When the Slide Fire hit Oak Creek Canyon in 2014, biologists were gravely concerned for the resident population of threatened narrow-headed gartersnakes.
These worries led to creation of a facility to raise these snakes in captivity at Northern Arizona University. With assistance from multiple partners – NAU’s Green Fund, Arizona Game and Fish Department, U.S. Geological Survey and other federal agencies, as well as private donations, the university has built a new vivarium on campus.
This essentially high-end snake hotel benefits from detailed knowledge of these reptiles gained from seventeen years of field studies. It simulates the snakes’ natural habitat with a waterfall, riffles, pond areas, rocks for basking, heated hibernation caves, native plants, and natural light. What’s lacking are predators like non-native crayfish.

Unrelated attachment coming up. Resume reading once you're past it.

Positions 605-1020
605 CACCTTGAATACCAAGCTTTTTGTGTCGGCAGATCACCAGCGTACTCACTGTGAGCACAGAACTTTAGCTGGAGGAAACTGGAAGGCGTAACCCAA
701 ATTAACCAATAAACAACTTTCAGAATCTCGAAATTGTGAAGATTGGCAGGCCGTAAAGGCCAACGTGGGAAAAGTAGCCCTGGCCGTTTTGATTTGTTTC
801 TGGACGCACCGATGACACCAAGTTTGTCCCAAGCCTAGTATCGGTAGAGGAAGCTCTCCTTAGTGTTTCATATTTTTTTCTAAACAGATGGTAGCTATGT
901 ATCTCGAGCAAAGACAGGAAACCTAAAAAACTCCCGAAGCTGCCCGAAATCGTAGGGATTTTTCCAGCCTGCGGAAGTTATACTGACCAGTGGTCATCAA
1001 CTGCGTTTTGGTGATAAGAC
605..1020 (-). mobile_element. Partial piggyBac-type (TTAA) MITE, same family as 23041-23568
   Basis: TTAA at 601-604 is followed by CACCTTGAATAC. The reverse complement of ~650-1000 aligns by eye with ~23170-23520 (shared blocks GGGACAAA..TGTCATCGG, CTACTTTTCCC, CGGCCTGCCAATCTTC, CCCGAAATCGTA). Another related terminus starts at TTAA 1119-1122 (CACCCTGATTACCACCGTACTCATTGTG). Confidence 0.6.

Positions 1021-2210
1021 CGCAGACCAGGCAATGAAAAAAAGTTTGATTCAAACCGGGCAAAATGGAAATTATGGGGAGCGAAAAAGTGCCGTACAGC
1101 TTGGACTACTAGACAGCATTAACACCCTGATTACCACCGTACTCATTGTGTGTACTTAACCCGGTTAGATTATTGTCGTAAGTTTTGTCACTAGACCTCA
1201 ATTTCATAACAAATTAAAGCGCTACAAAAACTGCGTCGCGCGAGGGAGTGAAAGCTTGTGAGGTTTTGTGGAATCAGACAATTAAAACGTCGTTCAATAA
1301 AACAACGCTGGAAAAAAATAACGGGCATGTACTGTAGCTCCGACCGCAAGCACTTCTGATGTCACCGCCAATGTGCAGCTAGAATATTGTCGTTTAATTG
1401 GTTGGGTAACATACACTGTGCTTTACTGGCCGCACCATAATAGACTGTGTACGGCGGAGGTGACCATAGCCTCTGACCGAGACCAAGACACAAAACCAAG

Federal accreditation of the facility means stringent standards, with disease control a particular challenge. The snakes are tested regularly, especially for Mycobacteria that foster nasty diseases that can wreak havoc on gartersnakes, as well as native speckled dace and hatchery trout the snakes eat.
Students provide most of the day-to-day care of the gartersnakes in the vivarium, an unprecedented educational opportunity for hands-on work with a federally threatened species.
With the ultimate goal of encouraging the snakes to breed and reintroducing them back into the wild, you could say this is a gartersnake spa with a crucial purpose!